Referring now to FIG. 1, the cooler housing section 12 also includes a tubular wall 30 integrally formed with or otherwise attached or bonded to the insert 22. Insulation 13 is provided between the wall 30 and the insert 22. One end of the tubular wall 30 includes a recessed, tubular end portion 32. The recessed end portion 32 includes external threads 34 adapted to mate with corresponding internal threads on the sleeve wall portion 38 of cap member 18. Thus, the end wall portion 40 of the cap 18 closes the top of the cooler chamber 28. In addition, the other end of the tubular wall 30 includes an extended sleeve portion 42. The sleeve portion 42 includes internal threads 44 adapted to mate with external threads 56 on a recessed tubular wall portion 52 of the tubular wall 50 of cooler housing section 14. Similarly, an elongated sleeve portion 62 at the other end of the housing 14 engages the recessed tubular end portion 72 of tubular housing wall 70 of cooler housing section 16. In addition, an elongated sleeve portion 82 of the tubular wall 70 includes internal threads 78 corresponding to external threads 76 on the outer periphery of the end cap 20.
In the preferred embodiment illustrated in FIG. 1, the cooler 10 is cylindrical, in cross-section and end caps 18 and 20 are cylindrical. Accordingly, the threaded connections are convenient for attaching the end caps 18 and 20 to the housing sections 12, 14 and 16 and provide an efficient means for sealing the ends of the container 10. Nevertheless, it is to be understood that the cooler body need not be cylindrical to be within the scope of the present invention, and that other means for securing end caps 18 and 20 in place, such as a tongue and groove arrangement, are also within the scope of the present invention.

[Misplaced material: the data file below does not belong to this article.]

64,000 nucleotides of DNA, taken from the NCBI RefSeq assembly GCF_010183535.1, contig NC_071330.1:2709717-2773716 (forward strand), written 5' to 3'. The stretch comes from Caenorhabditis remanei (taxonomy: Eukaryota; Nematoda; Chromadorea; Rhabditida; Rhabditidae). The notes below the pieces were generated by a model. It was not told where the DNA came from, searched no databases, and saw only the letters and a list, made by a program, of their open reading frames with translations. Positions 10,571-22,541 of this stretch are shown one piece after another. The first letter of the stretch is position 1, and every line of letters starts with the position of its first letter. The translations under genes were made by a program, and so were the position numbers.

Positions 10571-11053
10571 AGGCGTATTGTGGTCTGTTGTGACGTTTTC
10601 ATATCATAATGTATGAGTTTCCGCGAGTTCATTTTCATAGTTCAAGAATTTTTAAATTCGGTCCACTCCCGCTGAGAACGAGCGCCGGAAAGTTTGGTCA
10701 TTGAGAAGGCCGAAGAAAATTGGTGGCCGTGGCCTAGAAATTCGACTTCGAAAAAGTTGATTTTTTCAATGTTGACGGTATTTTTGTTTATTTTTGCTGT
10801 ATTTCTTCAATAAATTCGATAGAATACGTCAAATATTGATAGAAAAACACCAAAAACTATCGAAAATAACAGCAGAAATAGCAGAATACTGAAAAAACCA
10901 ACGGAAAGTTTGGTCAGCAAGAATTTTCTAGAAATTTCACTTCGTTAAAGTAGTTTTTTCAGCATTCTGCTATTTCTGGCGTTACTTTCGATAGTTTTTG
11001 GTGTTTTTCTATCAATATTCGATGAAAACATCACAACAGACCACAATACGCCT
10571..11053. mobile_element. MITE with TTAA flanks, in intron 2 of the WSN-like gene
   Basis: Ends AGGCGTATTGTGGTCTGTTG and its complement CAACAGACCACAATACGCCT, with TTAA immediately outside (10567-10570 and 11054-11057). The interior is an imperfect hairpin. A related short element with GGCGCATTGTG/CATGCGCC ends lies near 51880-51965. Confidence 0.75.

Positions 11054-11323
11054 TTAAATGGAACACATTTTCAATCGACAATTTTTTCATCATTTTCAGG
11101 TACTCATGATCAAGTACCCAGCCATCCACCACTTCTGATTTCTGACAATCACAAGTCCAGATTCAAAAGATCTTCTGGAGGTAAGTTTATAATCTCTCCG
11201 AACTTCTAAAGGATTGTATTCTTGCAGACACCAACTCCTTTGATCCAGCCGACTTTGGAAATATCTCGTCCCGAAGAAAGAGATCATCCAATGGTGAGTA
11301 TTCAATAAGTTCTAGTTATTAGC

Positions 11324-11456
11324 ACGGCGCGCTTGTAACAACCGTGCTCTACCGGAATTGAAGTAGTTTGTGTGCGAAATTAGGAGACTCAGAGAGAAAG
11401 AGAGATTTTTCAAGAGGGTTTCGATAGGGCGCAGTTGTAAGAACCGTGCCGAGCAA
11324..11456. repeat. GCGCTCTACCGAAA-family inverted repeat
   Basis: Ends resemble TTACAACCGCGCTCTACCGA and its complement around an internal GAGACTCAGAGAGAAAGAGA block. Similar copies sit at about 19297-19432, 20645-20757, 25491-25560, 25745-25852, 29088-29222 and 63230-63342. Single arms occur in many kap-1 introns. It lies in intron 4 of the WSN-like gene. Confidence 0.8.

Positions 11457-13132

Nevertheless, it will be understood that since the cooler housing sections 12, 14 and 16 are substantially identical, the end caps 18 and 20 can be secured to the top and bottom, respectively, of any cooler housing section. Thus, as shown in FIG. 2, when a beverage container or other food products have been removed from a portion of the cooler chamber 28 within cooler housing section 12, section 12 can be removed from the top of the cooler housing section 14, and the cap 18 can be secured directly to the top of the cooler housing section 14. A grip portion 94 is provided on the end cap 20 to facilitate tightening the cap 20 in place.
As shown in FIG. 1, the housing sections 12, 14 and 16 have an axial length substantially the same as the length of the conventional beverage can, so that substantially the entire cylindrical periphery of the beverage can is enclosed within and subjected to the cooling effect of the refrigerant within the insert housing. Nevertheless, it is to be understood that variations in the length and breadth of the insert housing, as well as the cooler housing sections, can be adjusted as desired and still remain within the scope of the present invention. However, the corresponding length between the insert housing and the cooler housing sections is advantageous for the reason that entire sections of the cooler can be removed when desired without effecting the cooling capacity of the remaining cooler body.
In addition, a removed section can also be used to cool a beverage container while the beverage is being consumed. To facilitate the use of a removed housing section 16 to accommodate a beverage can, the bottom cap 20 of FIGS. 1, 2 and 3 can be replaced by the end cap 120 shown in FIG. 5. The end cap 120 includes a plunger 122 which can be moved upwardly to move a platform 124 against the bottom of a beverage can 126 to move the top of the can 126 above the top of the housing 16 (not shown). This positions the can 126 so that its contents can be more readily removed for consumption. The plunger 122 has a cross bar 128 to be received in a slot 130 to lock the platform 124 in the upper position.